My Husband, the Alpha (Reader)

Usually, I talk about how I read things but today I feel a bit more personal. I hope that talking about my process will be of interest to people. Time will tell.

Last night, I finished a rough draft of a novella that I’ve been working on. I’m not sure how to market it because my target audience is very specific. The genre is out of my comfort zone. This girl has always written action heavy stories. Adventures, mysteries, science fiction, fantasy. This is what I know.

I decided to write a story that’s more philosophical. A family story. Nothing “R” rated. It’s more character driven. The family practices earth-centered spirituality and that’s the closest to supernatural that I get. (And it isn’t very supernatural!)

This is going to be the first time I’ve let him read prose from me. He’s read plenty of poetry (I’m romantic like that) but I’ve never really had the courage to show ANYONE my work.

I could think about this awhile. Used to show my mom my work but she was a harsh critic! And I’m sensitive. Hopefully, my hide can get toughened.

So, today while I’m at work, he’s going to be judging me. Talk about nail biting action. I think that I could use some support from my writer friends in the Internet Universe.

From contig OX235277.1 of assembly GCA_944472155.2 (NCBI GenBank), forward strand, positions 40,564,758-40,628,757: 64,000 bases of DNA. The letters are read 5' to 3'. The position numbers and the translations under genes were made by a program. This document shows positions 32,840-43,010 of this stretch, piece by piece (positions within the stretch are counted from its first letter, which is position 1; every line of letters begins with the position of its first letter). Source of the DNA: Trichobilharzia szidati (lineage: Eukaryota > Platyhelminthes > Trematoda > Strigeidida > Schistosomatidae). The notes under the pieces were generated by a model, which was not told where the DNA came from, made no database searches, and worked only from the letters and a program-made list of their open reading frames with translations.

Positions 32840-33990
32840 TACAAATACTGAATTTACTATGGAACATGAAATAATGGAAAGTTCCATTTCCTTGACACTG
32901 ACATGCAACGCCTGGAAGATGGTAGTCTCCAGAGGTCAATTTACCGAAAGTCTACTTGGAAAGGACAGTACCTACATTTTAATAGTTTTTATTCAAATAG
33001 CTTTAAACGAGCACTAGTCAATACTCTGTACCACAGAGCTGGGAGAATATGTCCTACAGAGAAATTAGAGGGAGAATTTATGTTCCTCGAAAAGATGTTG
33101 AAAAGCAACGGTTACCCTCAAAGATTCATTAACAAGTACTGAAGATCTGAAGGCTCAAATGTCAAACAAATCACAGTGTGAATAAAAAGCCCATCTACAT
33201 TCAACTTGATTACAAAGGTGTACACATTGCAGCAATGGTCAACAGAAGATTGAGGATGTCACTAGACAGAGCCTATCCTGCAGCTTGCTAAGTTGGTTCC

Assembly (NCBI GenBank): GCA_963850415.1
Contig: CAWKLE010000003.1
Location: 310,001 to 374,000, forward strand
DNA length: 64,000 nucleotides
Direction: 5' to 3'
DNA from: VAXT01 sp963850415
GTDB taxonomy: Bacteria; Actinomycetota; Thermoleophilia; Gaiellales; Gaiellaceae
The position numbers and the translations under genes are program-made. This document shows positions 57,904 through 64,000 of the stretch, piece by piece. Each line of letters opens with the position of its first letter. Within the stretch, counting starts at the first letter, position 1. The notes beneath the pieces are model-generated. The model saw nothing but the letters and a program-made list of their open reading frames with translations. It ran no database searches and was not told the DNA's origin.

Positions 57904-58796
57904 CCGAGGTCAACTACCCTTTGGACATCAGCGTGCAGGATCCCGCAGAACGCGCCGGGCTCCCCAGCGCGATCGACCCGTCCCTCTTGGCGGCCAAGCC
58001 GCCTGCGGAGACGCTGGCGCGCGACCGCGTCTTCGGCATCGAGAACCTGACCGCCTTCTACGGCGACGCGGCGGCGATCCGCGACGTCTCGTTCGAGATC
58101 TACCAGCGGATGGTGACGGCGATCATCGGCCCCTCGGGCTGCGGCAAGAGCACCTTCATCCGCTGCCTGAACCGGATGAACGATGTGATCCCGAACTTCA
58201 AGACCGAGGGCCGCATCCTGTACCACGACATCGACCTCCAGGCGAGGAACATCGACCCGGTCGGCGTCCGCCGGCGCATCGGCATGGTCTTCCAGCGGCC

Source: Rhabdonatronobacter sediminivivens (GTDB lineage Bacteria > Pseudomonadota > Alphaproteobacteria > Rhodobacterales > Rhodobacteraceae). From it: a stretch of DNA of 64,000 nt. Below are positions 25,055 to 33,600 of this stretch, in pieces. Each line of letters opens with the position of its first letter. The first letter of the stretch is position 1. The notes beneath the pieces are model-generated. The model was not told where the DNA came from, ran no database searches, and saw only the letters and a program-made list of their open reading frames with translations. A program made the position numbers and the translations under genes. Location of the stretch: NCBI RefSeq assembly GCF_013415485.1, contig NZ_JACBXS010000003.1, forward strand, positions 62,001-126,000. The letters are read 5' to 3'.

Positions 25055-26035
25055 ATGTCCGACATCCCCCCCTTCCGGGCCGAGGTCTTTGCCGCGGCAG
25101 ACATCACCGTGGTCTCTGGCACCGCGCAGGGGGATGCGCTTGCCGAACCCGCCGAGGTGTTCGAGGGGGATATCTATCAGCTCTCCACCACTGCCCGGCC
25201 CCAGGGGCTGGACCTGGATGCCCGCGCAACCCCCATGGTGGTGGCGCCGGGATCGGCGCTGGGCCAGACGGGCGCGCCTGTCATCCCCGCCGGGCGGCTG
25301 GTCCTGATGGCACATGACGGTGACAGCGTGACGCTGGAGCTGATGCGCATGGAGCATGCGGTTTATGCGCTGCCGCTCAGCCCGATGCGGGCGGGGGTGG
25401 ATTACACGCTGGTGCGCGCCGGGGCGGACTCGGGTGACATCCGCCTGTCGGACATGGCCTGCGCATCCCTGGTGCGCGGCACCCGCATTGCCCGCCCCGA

What was it like the first time some read one of your works? Any kind words to calm a tense writer down?

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5 thoughts on “My Husband, the Alpha (Reader)

  1. I think anyone who writes character driven stories is automatically brave by default. It’s why story-driven books tend to be well placed among the commercial fiction readers because it has all the expected technical elements of a story: conflict, climax, resolution, protags and antags clearly defined….but I’ve always loved character driven stories because they require an incredible amount of psychological exploration that we would never get from a character otherwise. It’s not what people expect what with having the sequence of events being secondary to the character’s emotions, reactions, and growth. I say, kudos to you for branching out and have faith in your writing skills because it’s a great place to show them off! I’m sure it’s gonna be great!

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  2. How wonderful that your husband’s reading it! Mine doesn’t and won’t. He’s an avowed non-fiction-reader ):

    The first time I put my work out for critique oh, about ten years ago, I cried. I felt so depressed. But of course, my writing was atrocious back then, and back then, I didn’t think so. It’s still pretty atrocious still, but I can take criticisms much more gracefully now! For the most part.

    I’m sorry your mom was such a harsh critic! At least with your husband, you can discuss the story without courtesy and worrying about offending them! I hope so, in any case. I think you will be just fine.

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    1. That sucks about your husband 😛 I would recommend real life writing circles because having someone (a friend or something) is valuable too. People always talk about needing critics but you need someone that loves everything you do, too!! Cheerleaders are WAY undervalued.
      I’m sure your writing isn’t as bad as you think it is. Sometimes, looking at the world I’m not sure that style is an objective opinion. Focus on the plot, someone will like your style. 🙂

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